What is written below correctly describes the Planner functionality but there are a couple of new updates since this was written, namely:

  1. Forecast method. For athletes for whom Crickles has uploaded at least a year of data there are two new Forecast methods for projecting your exercise load. The method described in the post below is now called Average based on Date range. The first new method is called Trend. This takes your average CSS per day from exactly one year before the forecast period (which is from now to your chosen Target date) and scales this up or down according to your current v. last year prior exercise load. The advantage of this over the Average method is that it accounts for both seasonality and year-to-year trend, which are typically very significant factors. Like the Average method, this generates ‘per day of week’ exercise load that you can adjust to suit your training programme. The second new method is called Repeat block from the past. When you choose this you’re prompted to enter a Start date to repeat from. Given this, the actual exercise loads that you incurred from that start date are projected forward from now to your Target date. For this method the adjustable per day of week levels do not appear. This enables you to see exactly how your Fitness, Fatigue and Form will evolve between now and race day if you repeat a training block from the past.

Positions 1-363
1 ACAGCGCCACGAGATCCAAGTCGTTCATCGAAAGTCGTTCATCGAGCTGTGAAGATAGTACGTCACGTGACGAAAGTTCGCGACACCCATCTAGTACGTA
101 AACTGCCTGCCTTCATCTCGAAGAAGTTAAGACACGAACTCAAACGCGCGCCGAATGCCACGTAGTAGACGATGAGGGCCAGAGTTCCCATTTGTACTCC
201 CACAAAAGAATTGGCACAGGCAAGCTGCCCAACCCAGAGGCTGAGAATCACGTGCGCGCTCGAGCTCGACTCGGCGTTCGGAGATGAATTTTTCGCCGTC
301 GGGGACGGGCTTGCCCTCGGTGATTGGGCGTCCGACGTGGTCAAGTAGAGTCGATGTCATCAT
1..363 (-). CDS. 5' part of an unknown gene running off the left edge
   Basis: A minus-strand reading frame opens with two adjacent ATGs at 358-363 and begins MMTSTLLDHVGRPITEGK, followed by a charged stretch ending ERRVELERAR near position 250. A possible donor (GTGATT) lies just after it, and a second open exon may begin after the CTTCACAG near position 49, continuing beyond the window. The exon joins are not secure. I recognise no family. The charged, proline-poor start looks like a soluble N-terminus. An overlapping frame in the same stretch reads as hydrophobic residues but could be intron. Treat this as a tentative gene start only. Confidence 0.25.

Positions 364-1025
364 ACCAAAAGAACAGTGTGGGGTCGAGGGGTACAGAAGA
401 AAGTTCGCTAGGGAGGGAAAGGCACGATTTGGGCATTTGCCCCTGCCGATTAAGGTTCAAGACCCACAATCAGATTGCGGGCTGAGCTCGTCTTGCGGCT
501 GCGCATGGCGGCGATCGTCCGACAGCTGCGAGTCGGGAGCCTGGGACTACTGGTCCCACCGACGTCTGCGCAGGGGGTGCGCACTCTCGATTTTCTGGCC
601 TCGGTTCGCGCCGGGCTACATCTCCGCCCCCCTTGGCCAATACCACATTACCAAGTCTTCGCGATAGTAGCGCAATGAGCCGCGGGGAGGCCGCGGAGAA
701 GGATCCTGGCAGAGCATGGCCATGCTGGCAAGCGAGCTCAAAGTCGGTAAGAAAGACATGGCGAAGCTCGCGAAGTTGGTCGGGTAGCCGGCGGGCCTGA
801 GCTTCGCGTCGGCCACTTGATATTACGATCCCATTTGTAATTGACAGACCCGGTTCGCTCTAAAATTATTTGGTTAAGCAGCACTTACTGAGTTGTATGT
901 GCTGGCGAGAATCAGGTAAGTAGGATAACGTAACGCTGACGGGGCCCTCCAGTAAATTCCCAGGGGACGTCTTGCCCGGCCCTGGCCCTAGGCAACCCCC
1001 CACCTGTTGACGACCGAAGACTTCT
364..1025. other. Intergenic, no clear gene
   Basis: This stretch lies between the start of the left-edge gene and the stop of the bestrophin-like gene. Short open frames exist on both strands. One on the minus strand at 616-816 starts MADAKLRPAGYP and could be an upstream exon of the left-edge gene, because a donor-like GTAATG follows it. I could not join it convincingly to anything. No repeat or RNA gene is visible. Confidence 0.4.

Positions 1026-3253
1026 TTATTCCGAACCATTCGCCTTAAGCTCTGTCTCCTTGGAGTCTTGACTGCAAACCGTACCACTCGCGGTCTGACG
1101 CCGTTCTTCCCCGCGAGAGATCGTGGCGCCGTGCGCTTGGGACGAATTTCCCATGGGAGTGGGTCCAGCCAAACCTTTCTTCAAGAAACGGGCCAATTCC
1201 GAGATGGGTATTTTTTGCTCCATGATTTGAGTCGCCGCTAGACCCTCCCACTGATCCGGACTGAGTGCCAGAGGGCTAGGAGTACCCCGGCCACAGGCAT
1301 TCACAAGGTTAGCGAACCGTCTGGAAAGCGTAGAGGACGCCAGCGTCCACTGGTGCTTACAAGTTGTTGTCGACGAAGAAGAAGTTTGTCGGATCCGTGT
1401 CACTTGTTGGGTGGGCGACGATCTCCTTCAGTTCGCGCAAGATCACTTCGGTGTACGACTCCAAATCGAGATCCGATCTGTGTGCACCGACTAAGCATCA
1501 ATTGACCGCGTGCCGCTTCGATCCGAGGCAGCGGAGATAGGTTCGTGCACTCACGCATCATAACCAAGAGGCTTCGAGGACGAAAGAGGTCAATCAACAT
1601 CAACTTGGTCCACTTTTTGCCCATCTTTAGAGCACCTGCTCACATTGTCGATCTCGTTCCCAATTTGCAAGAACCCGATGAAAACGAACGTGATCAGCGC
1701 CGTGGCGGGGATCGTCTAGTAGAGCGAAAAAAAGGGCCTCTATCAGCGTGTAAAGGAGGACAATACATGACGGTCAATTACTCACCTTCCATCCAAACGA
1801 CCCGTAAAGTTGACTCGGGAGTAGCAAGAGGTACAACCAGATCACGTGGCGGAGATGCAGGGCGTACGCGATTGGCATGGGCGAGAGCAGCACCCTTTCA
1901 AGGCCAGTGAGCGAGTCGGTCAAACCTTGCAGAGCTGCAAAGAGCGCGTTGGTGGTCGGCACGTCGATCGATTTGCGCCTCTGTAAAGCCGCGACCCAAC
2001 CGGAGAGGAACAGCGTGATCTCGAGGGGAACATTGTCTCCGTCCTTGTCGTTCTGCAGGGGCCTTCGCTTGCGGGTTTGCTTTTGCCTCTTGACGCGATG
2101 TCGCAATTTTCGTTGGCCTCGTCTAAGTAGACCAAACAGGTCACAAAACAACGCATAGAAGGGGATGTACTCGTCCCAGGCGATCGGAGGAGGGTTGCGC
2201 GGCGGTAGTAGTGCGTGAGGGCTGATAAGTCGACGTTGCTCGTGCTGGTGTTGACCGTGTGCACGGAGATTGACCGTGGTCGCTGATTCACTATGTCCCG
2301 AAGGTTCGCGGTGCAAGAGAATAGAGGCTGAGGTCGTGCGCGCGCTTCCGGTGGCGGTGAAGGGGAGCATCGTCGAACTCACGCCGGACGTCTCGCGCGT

2. Taper periods. The default taper periods described below were taken from analysis of the tapers of successful marathon runners prior to a marathon. These allow for a substantial amount of recovery and lead to very high Form levels on race day at a cost to Fitness (which is the point of tapering). These defaults have been changed to levels that are recommended for (and typical of cyclists) – a two week instead of a three week taper and of more modest extent. Of course, you can freely set the Taper levels as you see fit and this only affects the defaults.


The Crickles Fit-Fat tab shows you how your Fitness, Fatigue and Form have evolved based upon the Crickles model for Cardiac Stress. Now, you can also use the new Crickles Fitness Planner to anticipate how Fitness, Fatigue and Form will respond to a training programme geared towards an event. This is accessed on the Planner tab.

Entering the data

When you first visit the Planner you’ll see that the sidebar changes to the following: